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A Light-Driven Process to Oxidize Plastic Surfaces for Industry Safely

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OSAKA, Japan, June 17, 2019 — Researchers at Osaka University have developed a light-driven process for oxidizing polypropylene (PP), a widely used plastic, without creating waste.

The process uses a reactive chlorine dioxide radical to make the plastic reactive. PP is normally an unreactive material; however, the researchers made a highly reactive radical by mixing sodium chlorite and hydrochloric acid. The radical was then photochemically activated using an LED lamp as the light source.

Light-driven method to oxidize plastic surfaces for industry, Osaka University.

Surface oxygenation of side-chain methyl groups in polypropylene under photoirradiation with chlorine dioxide. Courtesy of Osaka University.

As a result of the process, while the bulk polymer remained intact, its surface showed a multitude of carboxylic acid groups that affected the chemical reactivity. For example, the colorless plastic could be stained with cationic dyes, such as rhodamine B or brilliant green. The originally water-repellent surface became more hydrophilic.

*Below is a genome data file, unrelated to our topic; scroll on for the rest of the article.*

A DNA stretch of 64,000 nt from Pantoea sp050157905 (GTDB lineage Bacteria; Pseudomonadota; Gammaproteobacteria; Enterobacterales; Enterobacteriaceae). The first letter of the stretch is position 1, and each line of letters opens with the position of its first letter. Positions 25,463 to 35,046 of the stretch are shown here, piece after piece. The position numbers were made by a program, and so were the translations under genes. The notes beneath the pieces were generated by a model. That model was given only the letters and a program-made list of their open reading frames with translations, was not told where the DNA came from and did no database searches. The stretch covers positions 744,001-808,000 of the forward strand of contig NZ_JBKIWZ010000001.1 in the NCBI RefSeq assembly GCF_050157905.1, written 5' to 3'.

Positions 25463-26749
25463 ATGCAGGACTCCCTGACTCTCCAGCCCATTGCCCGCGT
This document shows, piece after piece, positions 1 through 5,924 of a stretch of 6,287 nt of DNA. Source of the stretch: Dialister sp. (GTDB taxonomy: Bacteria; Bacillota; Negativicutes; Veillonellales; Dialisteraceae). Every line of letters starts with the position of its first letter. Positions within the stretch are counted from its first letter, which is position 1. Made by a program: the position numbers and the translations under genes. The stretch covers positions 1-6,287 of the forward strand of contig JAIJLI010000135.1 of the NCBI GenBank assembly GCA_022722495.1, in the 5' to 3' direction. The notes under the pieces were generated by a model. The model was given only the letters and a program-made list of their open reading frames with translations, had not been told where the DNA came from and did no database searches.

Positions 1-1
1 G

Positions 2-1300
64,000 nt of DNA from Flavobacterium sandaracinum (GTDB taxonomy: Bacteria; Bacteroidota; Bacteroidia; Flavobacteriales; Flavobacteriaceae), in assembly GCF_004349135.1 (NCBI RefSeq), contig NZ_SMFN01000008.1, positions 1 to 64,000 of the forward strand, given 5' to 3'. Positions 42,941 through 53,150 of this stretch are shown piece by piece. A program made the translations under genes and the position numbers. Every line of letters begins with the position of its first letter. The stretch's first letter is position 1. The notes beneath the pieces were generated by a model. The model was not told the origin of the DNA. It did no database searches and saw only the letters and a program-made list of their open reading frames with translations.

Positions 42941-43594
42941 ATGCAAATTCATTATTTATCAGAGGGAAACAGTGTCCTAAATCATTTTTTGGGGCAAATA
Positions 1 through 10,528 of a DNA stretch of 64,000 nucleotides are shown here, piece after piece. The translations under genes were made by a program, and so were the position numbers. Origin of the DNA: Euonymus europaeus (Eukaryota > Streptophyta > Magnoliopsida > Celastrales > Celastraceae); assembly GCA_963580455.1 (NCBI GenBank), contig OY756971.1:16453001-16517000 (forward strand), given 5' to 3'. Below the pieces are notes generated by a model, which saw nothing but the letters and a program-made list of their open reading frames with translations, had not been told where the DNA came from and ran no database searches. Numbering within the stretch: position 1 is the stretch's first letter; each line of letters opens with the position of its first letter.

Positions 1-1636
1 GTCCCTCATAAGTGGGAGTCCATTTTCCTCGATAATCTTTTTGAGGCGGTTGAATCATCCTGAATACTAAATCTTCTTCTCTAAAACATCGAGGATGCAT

Light-driven method to oxidize plastic surfaces for industry, Osaka University.


Spot staining after treatment with rhodamine as a red ink after site-selective photo-oxygenation. Spot emission under black-light irradiation. Courtesy of Osaka University.


Previous methods for oxidizing olefinic polymers such as PP were either poorly controlled or highly polluting, the researchers said. The new process could be the first clean and convenient solution to this problem, and could prove to be a valuable industrial tool in the customization of synthetic plastics.

Light-driven method to oxidize plastic surfaces for industry, Osaka University.

Polypropylene films after water-soluble ink treatments without/with ClOphoto-oxygenation. Courtesy of Osaka University.


The research was published in Chemical Communications (http://dx.doi.org/10.1039/c9cc01037h).

Photonics.com
Jun 2019
educationOsaka UniversityAsia-Pacificlight sourcesindustrialenvironmentLEDsResearch & Technology

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